The photograph you take of them is an object with the power to conjure their presence, without social grease, at will. You can conjure them up. You can distribute the photo, and allow others to do the same. Forever and always, your subject can be conjured by you or anyone else.

In contrast to the interaction with a photo, the social grease of a real-world interaction simultaneously grants permission to both halves of the presence. I nod and gesture, welcoming you to be present for me and simultaneously agreeing to be present for you. As East African Plains Apes there was no need to separate these two, they were, and are, inextricably entangled. Such a moment is a singular unit of social/animal interaction whether it be on the plains of Africa or in a New York office building.

The photograph changes that, and splits it in two. You are present for me. I am not present for you.

The social grease no longer makes any sense. Explicit consent to be photographed tries to stand in for it, but we're not built for this. The idea that I agree not only to this social interaction, but all similar ones in the future for all time makes no sense to us in any kind of non-intellectual way. The East African Plains Ape has no instincts that apply here, we have no meaningful model for this.

How should we treat the photograph?

If we treat it as You are present for me then one set of social rules applies and, taken to its logical extreme, I should ask the subject of the photograph before looking at the picture at all, every time I look at it.

If we treat it as I am not present for you then it doesn't matter at all. You are in New York, I am in Bellingham. The photo is a mere object. You have no social or moral stake in whether I look at it or not. Consent to even take the photograph is meaningless, let alone consent to look at it.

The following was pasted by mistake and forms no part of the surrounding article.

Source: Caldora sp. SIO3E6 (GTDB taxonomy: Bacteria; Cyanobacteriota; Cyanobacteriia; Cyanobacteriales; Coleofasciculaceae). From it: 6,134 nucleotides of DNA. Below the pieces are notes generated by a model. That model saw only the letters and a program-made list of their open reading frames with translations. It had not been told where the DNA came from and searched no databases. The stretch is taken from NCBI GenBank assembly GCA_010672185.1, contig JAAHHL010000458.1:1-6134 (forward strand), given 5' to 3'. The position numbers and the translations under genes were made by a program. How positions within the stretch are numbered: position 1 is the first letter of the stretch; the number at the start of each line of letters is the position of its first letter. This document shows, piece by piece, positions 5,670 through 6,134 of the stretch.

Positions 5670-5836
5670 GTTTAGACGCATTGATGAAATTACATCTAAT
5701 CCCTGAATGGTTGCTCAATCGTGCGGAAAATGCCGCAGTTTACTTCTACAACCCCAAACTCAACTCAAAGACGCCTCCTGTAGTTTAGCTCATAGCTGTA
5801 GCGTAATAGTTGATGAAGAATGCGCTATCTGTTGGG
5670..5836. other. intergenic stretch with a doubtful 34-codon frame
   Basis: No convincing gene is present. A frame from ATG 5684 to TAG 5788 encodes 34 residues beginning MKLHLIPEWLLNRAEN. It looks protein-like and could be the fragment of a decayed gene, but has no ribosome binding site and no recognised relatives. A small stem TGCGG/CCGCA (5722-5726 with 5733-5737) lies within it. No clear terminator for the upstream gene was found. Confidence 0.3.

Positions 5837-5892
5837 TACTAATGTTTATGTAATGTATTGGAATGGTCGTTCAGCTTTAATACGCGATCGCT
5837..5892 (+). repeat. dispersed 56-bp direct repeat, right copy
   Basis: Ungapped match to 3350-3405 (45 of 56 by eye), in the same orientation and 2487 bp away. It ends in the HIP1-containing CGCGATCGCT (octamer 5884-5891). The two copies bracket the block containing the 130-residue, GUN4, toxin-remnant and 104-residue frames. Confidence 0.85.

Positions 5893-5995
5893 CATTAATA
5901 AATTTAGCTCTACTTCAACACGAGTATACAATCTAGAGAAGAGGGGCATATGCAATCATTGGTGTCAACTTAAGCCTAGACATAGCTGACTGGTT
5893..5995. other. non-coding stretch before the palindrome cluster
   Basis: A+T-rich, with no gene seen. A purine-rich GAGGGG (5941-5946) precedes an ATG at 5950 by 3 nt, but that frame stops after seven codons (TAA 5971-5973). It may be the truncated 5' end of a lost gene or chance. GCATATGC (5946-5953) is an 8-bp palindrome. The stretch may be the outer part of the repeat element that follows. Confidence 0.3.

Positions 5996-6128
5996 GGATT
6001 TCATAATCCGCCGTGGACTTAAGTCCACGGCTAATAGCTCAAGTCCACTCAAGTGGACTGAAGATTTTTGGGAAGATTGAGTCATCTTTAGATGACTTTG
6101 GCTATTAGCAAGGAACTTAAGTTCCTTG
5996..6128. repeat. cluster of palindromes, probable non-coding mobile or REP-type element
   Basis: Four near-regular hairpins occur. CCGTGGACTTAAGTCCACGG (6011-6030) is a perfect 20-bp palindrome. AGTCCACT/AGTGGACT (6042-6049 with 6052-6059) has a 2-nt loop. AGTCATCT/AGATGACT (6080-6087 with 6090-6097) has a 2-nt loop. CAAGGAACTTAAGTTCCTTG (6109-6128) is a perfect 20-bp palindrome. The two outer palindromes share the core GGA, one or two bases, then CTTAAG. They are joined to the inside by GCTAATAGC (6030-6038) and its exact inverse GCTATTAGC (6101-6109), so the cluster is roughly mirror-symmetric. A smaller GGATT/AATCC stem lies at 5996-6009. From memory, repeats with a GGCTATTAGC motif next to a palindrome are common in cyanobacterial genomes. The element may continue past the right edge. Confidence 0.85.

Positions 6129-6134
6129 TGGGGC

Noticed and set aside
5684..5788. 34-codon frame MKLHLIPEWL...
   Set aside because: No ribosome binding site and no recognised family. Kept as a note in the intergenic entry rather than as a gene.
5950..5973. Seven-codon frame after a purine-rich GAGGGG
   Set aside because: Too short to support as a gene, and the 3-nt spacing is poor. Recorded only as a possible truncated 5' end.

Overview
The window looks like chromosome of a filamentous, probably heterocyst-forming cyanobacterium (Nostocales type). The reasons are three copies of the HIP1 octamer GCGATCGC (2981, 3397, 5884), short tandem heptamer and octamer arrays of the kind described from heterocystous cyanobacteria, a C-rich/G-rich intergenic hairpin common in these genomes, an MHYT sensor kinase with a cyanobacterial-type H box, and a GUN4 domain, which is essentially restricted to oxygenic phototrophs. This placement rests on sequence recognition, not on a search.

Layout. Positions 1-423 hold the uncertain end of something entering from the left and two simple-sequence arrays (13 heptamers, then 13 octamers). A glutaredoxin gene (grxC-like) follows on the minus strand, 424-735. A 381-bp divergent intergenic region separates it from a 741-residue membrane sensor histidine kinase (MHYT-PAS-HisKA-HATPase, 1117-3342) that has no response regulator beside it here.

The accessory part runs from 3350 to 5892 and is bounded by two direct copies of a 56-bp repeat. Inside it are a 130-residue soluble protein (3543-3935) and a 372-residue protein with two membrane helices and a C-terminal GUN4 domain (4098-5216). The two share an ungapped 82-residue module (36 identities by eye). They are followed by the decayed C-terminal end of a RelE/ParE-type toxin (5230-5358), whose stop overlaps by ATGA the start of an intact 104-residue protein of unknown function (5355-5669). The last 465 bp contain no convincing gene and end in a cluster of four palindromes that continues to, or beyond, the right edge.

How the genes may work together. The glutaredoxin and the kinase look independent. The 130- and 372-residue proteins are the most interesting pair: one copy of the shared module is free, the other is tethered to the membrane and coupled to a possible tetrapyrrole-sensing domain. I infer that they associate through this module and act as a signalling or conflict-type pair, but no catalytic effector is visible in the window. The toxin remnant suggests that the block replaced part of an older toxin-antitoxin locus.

Since we are just jumped-up East African Plains Apes, though, the two exist simultaneously, and in irreconcilable conflict.

Obvious solutions like consent-to-be-photographed feel hopelessly off base, a stupid compromise. There is no compromise between fight or flight. It's not as if, well, we're not sure if it's a lion of a gazelle, so let's run away but slowly and to the side. No, you either run, or you stand and fight. I have no solutions here, but it strikes me that if some satisfactory solution exists it will be something unexpected, coming out of apparently nowhere.

It is also possible that no satisfactory solution exists. There is no rule that says there must be an answer.

Wednesday, September 16, 2020

Portfolio Reviews

I've never had a portfolio review in my life, and find myself remarkably uninterested in having one. I am going to say some stuff anyways! What, are you new here?

It strikes me that these things come in a bunch of flavors. You can sign up for a meat-market thing where one of a panel of "experts" will be randomly selected to opinionate about your portfolio. At something like the other end, I guess you get a meeting with the perfect person to make sense of your work, and that person likewise opinionates.